“Is it possible that the drugs did not take effect immediately?”

“We do not know how long ago the patient’s treatment had been changed and what kind of medication he was taking. However, we in the emergency department work with drugs with immediate effect that act within a few hours. In case of severe symptoms, we can intervene with an intramuscular drug or through an IV. After keeping the patient under observation, we may notice that psychomotor agitation or severe symptoms are greatly reduced and controlled. Therapies are rapid absorption with high-dose drugs. There are situations that may require hospitalization because the drug has to be administered several times, but others where the dosage succeeds in sedating the seizures.” 

So if the patient does not say what he has, the psychiatrist is unable to make a diagnosis? Are you kidding me? And so the identity of the psychiatrist is what? That of knowing the DSM5 (Diagnostic and Statistical Manual of Mental Disorders) by heart and knowing everything about neurobiology, but being incapable of making a rapport with the patient that would allow him or her to understand him or her as a human being, sick as you like but still human? Instead, when it goes well, a sedative and home!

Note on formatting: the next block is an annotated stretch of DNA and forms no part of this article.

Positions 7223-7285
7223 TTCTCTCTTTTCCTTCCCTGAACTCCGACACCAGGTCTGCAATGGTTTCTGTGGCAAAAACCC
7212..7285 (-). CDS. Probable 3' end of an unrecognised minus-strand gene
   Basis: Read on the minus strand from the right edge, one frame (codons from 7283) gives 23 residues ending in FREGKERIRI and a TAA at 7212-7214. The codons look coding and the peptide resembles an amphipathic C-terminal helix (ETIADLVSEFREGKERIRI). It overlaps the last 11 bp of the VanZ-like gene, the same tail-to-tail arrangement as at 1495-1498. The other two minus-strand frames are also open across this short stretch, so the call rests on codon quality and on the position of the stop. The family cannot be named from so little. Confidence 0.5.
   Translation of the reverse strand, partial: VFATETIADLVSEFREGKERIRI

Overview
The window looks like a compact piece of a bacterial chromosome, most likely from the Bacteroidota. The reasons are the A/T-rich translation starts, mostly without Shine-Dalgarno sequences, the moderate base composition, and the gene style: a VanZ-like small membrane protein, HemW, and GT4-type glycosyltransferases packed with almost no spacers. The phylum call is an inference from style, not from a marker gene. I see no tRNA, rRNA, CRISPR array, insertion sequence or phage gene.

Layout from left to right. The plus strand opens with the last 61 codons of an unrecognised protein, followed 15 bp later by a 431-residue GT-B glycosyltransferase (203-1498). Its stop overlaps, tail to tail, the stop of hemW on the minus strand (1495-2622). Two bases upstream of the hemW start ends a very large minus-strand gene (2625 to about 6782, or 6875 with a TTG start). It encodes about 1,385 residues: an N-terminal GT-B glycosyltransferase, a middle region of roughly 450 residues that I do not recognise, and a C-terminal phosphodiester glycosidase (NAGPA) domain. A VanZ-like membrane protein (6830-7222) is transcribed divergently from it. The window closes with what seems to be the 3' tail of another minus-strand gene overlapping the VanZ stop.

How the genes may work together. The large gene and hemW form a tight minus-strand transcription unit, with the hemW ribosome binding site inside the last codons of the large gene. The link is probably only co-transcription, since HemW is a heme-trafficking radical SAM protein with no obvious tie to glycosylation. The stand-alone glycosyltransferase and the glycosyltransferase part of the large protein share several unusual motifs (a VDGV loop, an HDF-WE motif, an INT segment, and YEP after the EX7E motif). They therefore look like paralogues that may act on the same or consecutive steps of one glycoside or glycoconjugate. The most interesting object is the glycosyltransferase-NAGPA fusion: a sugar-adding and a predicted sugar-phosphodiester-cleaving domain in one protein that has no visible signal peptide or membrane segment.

Now excuse me, I am going to say things that are a bit boring, but we need them to understand.

As far back as 1941, the Dutch psychiatrist Rumke coined the term praecox gefuhl, feeling of schizophrenicity, by which he denoted that feeling of estrangement and bewilderment of the clinician when confronted with a schizophrenic, a failure to get in touch with him, thus coming to formulate, through these feelings, a diagnosis of schizophrenia, using his own sensitivity, training and presence in the relationship, without needing the patient to say what he was experiencing and regardless of whether or not he was hiding the seriousness of his situation. At the same time, in Psychoanalysis, Paula Heimann was introducing the concept of countertransference, very similar to praecox gefuhl, and Psychopathology has been telling us since Jasper’s time that seeing the patient is not a seeing of the senses but a seeing of understanding. So there was a great deal of research in psychiatry in which the patient was seen not as an object to be observed from the outside but as a human being with whom to make a relationship and from that relationship to derive that feeling/understanding that is fundamental to making diagnosis.